Daily Archives: February 18, 2016


If you’re remotely interested in what I sound like when I read poetry, here’s my recent poem, “Neighborhood Bar,” as a demo recording I did for our band, The Duende Project — that’s me on guitar and vocal.  Wide open for feedback…

Neighborhood Bar

The Long Coda

No mistake — we
will end in Music.

Take the full journey
to how we got here

and whether we start
back at First Drum (maybe

when feet shook the earth
while running or maybe

when stick hit stick or log
or rock hit rock — or skull)

or at First Song (maybe
with first imitation of wind or bird

or maybe when prehistoric lovers’ voices
pleased each others’ ears and 

repetition led to connection) we ran it in Music
and we will end in Music.  

We will end in Music,
blood singing through us.

We will end in Music,
wind in our hair.

We will end in Music,
hearts stepping down.

We will end in Music,
our lyric closing as we close.

If we were anything, ever,
we were Music — there was always

melody within, harmony to be 
sought and struggled for, rhythm

to frame it all; and when we’re gone
our survivors shall sing us home.

We end in Music 
which itself never ends, and 

perhaps that has been the nature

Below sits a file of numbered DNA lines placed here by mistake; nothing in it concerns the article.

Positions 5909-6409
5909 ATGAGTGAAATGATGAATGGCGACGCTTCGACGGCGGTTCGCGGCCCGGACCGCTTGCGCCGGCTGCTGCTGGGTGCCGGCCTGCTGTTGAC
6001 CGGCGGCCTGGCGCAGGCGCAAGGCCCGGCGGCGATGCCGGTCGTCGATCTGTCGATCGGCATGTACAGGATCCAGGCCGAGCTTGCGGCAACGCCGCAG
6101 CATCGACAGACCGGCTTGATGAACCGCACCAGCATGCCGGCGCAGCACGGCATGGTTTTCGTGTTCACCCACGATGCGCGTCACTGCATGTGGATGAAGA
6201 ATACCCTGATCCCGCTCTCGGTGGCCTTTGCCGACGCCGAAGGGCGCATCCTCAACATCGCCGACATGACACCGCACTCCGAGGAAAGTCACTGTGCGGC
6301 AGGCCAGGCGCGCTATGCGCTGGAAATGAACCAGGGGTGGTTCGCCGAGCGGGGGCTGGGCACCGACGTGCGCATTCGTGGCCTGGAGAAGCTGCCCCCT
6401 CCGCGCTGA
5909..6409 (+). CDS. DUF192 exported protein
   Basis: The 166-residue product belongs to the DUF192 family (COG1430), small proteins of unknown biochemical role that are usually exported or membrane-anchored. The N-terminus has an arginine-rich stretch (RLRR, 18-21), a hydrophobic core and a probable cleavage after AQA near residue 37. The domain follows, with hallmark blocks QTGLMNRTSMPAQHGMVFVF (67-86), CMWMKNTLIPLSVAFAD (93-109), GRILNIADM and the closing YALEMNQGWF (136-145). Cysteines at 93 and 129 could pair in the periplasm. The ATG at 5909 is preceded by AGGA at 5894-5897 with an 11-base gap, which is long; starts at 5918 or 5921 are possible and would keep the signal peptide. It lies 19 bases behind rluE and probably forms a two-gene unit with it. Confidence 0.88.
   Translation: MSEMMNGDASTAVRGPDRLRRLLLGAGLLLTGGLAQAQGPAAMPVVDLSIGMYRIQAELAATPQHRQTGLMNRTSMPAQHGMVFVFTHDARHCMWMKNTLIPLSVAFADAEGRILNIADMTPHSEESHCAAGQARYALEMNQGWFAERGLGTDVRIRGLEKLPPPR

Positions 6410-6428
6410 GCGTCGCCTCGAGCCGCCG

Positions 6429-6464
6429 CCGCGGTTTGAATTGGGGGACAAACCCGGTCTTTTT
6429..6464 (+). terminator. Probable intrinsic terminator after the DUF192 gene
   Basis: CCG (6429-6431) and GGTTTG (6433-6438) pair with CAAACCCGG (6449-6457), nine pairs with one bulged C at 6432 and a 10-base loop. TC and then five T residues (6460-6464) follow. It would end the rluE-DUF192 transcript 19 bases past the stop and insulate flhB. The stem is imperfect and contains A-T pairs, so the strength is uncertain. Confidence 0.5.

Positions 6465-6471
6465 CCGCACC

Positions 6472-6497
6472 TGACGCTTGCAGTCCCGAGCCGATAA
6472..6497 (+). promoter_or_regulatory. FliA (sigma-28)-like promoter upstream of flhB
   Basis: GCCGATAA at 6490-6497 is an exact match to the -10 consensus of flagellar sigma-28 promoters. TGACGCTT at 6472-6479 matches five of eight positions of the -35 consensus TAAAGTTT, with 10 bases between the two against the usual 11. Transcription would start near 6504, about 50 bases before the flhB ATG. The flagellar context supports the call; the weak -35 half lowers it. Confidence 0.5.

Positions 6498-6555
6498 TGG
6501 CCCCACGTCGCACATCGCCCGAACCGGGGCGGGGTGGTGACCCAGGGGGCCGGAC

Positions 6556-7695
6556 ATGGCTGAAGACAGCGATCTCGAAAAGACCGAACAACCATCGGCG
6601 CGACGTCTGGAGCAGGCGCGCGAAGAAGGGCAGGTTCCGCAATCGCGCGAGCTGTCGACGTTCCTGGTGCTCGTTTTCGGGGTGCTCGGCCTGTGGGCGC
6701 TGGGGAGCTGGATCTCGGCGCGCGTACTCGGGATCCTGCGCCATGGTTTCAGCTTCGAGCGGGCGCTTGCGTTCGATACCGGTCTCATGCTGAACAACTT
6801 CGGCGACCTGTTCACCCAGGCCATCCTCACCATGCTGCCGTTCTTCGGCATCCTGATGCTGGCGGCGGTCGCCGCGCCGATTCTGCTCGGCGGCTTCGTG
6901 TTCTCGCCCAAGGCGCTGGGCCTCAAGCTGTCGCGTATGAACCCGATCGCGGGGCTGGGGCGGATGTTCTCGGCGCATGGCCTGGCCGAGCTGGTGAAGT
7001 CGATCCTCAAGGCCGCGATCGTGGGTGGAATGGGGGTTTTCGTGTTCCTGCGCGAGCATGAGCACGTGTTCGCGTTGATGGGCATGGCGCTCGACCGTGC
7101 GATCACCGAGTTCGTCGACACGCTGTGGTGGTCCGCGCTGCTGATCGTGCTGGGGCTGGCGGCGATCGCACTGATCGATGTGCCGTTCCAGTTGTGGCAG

of God all along: the continuing Song

going on and on. The coda
of Beginning. The last lingering Chord.


Take the pain of being yourself
and box it up.  Take the pain
of being in love with another
and box it up, put them on 
the same shelf in the same
dark room.  Take the anger
at all the maddening others
and box it up then box that box
again and again put it in the same
dark room. Did you notice something
about how a poor person prayed
for the rich? Did it sicken you? Box
box box it up and put put put it
in the back of the stifling room. Box
the fear and the residual hatred,
box the last words of any martyr, box 
the clean air up in a dirty old box
and box it all into the suffocating heat
of the room where the boxes, 
all the boxes, are starting to glow
from within as if the contents, finally,
have stopped smoldering
and are starting to blaze. Pretty soon
they’ll set everything on fire
and there’s not a drop of water
within reach, which somehow
you find comforting and somehow
seems like a release and somehow
seems like what you expected
from the first time you shoved a box
in there, turned your back, and tried
to pretend it wasn’t there as you closed the door
with a smile for the onlookers, saying
well, that’s that.